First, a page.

Essay republished in “Center for Ecozoic Studies Musings”

www.ecozoicsocieties.org wp content uploads 2015 11 CES MUSINGS.CM_.2015 1112.pdf

I forgot to link to this back in July, but Herman Greene, editor of the CES Musings newsletter, republished my essay Physics of the World-Soul: The Relevance of Alfred North Whitehead’s Philosophy of Organism to Contemporary Scientific Cosmology (2013) in their December 2014 issue.

You can find the PDF of the issue by clicking here. Or you can visit the CES website and view the issue’s articles separately.

Below is Herman’s helpful (and kind!) introduction to my essay:

The following essay would be a stunning accomplishment by a person of any age. It is even more remarkable that it is by Matthew David Segall, a man in his twenties. Matthew undertakes with aplomb the task of making sense of modern science and evolutionary theory in light of Whitehead’s philosophy and also a vision of the ecozoic.  He defines his project as “my own attempt to re-construct the philosophical basis for a viable planetary civilization.”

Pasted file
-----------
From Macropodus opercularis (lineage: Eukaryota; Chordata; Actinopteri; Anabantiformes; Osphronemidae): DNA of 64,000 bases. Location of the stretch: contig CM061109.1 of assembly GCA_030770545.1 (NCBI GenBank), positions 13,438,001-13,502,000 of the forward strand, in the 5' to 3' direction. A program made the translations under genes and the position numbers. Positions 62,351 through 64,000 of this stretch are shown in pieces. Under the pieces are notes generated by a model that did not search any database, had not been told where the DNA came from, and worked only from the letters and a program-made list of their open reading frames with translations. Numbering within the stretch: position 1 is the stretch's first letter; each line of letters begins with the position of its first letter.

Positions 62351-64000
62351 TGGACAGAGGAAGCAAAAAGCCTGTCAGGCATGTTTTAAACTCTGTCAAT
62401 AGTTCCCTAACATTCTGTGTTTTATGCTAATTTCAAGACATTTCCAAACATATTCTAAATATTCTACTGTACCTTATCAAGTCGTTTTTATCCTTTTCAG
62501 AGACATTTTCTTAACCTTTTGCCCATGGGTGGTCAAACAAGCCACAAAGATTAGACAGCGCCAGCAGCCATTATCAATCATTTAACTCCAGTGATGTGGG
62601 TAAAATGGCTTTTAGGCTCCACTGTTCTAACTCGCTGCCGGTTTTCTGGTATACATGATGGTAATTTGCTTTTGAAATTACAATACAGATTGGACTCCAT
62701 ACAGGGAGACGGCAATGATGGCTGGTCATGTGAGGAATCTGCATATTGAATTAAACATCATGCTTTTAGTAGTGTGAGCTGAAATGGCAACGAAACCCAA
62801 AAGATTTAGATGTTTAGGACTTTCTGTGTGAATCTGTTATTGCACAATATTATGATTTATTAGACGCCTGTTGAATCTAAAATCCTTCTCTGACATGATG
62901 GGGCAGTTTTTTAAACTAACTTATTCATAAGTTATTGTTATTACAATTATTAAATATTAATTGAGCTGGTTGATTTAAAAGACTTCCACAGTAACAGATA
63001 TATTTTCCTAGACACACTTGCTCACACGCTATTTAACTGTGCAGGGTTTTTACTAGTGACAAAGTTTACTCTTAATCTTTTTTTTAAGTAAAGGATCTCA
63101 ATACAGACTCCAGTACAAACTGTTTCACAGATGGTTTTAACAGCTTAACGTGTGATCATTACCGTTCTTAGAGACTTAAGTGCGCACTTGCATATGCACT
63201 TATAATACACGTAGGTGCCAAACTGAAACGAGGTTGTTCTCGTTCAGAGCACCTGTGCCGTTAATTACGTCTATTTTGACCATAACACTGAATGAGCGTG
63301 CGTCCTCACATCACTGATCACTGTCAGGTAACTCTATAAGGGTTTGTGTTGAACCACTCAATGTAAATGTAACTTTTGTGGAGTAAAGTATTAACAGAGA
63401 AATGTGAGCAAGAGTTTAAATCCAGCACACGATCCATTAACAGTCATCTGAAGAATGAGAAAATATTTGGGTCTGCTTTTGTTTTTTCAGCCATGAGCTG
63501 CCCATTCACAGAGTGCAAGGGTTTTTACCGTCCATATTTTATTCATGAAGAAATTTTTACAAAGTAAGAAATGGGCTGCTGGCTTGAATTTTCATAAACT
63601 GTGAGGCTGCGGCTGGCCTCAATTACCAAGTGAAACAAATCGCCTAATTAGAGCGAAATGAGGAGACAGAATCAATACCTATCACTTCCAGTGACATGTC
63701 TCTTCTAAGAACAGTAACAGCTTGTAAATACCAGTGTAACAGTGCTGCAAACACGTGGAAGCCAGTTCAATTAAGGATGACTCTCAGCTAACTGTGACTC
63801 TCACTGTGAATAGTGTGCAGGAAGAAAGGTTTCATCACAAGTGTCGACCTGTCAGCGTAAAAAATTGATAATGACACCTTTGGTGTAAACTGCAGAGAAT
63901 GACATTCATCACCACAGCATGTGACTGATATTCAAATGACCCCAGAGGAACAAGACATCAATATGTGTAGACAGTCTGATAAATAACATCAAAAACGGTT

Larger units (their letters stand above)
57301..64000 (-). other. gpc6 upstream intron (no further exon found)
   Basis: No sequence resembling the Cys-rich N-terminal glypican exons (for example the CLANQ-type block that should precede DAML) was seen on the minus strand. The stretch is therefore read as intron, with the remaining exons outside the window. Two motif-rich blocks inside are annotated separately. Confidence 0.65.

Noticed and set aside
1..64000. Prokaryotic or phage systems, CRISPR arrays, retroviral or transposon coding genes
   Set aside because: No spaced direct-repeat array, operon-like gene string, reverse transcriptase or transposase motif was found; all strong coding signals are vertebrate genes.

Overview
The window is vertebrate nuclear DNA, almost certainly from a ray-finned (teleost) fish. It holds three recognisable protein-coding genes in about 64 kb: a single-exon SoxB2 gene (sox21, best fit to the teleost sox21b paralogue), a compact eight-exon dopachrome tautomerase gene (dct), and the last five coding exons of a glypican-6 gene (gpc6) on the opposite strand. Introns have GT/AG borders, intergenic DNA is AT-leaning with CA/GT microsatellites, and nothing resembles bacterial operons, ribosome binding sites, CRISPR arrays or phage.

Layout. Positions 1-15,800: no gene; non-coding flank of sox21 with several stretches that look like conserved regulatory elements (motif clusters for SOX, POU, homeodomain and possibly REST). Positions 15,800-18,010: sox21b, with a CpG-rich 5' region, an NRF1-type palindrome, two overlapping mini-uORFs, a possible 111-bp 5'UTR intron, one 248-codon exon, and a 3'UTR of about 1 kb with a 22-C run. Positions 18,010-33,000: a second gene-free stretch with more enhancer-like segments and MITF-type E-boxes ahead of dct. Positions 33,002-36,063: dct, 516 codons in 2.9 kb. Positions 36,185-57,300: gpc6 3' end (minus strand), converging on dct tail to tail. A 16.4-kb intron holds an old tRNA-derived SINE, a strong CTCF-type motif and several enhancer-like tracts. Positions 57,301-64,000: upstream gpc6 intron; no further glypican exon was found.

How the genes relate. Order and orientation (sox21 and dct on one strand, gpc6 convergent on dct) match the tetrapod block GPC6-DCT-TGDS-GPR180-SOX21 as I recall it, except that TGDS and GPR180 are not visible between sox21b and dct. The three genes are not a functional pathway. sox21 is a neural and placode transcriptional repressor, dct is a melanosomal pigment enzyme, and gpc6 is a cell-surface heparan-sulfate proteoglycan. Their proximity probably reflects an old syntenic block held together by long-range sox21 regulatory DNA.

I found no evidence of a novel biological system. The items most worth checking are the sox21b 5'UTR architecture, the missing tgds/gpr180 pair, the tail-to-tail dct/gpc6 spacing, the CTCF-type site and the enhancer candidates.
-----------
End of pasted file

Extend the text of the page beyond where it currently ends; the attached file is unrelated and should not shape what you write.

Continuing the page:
Matthew gives me hope for the future. I don’t know of a finer young, ecozoic philosopher.

Here is his bio:

Matthew David Segall is a doctoral candidate in the Philosophy, Cosmology, and Consciousness program at the California Institute of Integral Studies in San Francisco, CA. His dissertation draws primarily upon Alfred North Whitehead, Friedrich Schelling, and Rudolf Steiner, and is focused on the role of imagination in the philosophical integration of scientific theory and religious myth. His undergraduate work was in cognitive science at the University of Central Florida. He is the author of several articles and books, including Physics of the World Soul: The Relevance of A.N. Whitehead’s Philosophy of Organism to Contemporary Scientific Cosmology (2013)“Logos of a Living Earth: Towards a New Marriage of Science and Myth for Our Planetary Future” in World Futures, Vol. 68 (2012)“Participatory Psychedelia: Transpersonal Theory, Religious Studies, and Chemically-Altered (Alchemical) Consciousness” in The Journal of Transpersonal Research (forthcoming, 2014). He also blogs regularly at footnotes2plato.com.